July 13, 2004
by John Young, Opinion page editor
I'm now about to regret, big-time, something I wrote for many years about
education in our state. I wrote, many times, that science was getting the shaft.
I'm regretting it not because it wasn't true. It was. It still is. I'm
regretting it because the state is poised to do something about it, and it's wrong. The State Board of Education this week will vote on requiring high schoolers to
have four credits of science to complete the recommended degree plan. If so, Texas would be one of only four states with such a stiff requirement. Just this year the state implemented a three-science-credit requirement for incoming freshmen.
Now the board talks about bumping that up one more.
The person who has no children in high school might say, "Good. More
science." The parent of a high schooler will say, "Just how many hours do you think there are in a day?"
The answer: Not enough, meaning kiss another elective goodbye.
Yes, there just aren't enough hours to go around in high school. That's
why more and more students, at their own expense, go to summer school or the local community college to get a credit that will free them to do the electives they love, like music, art and drama.
While science teachers apparently are applauding this proposal, other
faculty groups like the Texas Music Educators Association are denouncing it. "A step in eliminating electives" says its president.
Superintendents see it as a $200 million unfunded mandate. Or, did you
think Rick Perry and his "no new taxes" acolytes would help?
----When answer is the problem----
Why would I have complained about science getting the shaft before and not
be happy with this idea? Simple. In grade school I saw my children get cheated
of science instruction during the reading-writing-math drumbeat around TAKS'
successor, the Texas Assessment of Academic Skills 52; TAAS.
Elementary teachers complained that they didn't have time to teach science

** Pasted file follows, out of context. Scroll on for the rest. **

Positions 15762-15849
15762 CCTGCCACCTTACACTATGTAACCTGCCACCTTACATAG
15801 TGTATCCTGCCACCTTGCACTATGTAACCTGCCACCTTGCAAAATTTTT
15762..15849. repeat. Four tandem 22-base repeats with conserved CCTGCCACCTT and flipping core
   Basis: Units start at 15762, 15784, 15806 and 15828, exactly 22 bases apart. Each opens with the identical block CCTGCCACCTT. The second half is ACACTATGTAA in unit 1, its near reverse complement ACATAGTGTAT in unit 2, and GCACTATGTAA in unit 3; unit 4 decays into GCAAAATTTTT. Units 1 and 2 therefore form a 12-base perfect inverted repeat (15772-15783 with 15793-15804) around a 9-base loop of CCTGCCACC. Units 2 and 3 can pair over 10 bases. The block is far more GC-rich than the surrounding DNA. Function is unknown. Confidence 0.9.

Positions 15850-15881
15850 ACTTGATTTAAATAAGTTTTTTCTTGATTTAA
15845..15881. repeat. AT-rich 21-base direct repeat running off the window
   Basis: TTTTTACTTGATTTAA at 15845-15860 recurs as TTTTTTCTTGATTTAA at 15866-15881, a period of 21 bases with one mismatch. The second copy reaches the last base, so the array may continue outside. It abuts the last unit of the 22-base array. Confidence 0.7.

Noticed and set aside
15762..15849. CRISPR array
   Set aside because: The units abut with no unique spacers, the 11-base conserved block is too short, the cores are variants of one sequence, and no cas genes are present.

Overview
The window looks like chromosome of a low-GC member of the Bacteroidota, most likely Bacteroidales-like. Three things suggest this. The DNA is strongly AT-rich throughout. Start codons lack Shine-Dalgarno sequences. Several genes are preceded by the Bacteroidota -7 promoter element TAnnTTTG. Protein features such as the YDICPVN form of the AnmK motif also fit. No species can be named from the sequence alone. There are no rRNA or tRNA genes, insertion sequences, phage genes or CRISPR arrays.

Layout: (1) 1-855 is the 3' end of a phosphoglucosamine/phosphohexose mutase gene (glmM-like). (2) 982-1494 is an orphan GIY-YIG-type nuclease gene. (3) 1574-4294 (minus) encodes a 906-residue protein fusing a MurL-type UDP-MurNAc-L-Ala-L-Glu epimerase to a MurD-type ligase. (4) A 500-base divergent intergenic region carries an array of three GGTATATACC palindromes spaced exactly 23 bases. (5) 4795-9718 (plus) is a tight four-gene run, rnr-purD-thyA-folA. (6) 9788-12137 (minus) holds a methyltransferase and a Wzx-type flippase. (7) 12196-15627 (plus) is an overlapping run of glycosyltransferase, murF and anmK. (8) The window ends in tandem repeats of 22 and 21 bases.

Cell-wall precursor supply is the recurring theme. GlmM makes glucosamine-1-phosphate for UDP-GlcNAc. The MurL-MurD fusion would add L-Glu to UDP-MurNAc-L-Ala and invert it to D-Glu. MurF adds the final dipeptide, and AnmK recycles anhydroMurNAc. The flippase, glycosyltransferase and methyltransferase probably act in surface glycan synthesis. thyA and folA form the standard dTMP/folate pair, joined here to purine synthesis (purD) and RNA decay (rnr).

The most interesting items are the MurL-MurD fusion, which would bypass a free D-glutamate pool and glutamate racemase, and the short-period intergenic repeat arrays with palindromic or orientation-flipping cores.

because they had to belabor "TAAS objectives."
Under TAKS, science is more broadly tested, no doubt a response to
complaints like mine. Still, with testing taking up increasing amounts of time in Texas schools, important teaching time goes by the wayside. If state policy makers really cared about science education they'd step inside elementary teachers' shoes and find out how top-down mandates have sapped the classroom of vitality and time to teach important concepts. To improve science education, emphasize it in grade school.
Require another science credit in high school? How late in the game are we
getting? By the time a student is a senior in high school he or she should be
drawing a bead on an interest or an emphasis, and not under the thumb of suits in Austin.
What is suspect about this proposal, or what it may imply about our
"accountability system," is that policy makers say it's needed because students aren't performing sufficiently on the TAKS science portion. So, you're going to require another science credit? But that would be for the senior year 52; after most students have passed the TAKS exit test.
Just what is TAKS testing, anyway? Stuff our children are taught or stuff
we didn't get around to teaching them?
Meanwhile, the music teachers make an important point: Electives are a key
ingredient in keeping students in school. Additionally, that fourth science
credit just might be the last straw for a student who says, "I don't have to be here, and I won't."
Texas has the nation's highest dropout rate. Everyone has a theory about
that. My theory is that the state has bled the education process of much of its
vitality through test emphasis and standardization. Students on the margins look at the way they've become objectified in the process and say, "the heck with this."
People who see electives like fine arts as pointless frills are, to use an
umpiring phrase, so away from the play as to be out of the ballpark.
To improve science education, start in kindergarten. Don't try to shoehorn
more science into an already packed 12th grade because you failed to deliver in -11.
John Young's column appears Thursday, Sunday and occasionally Tuesday. E-mail: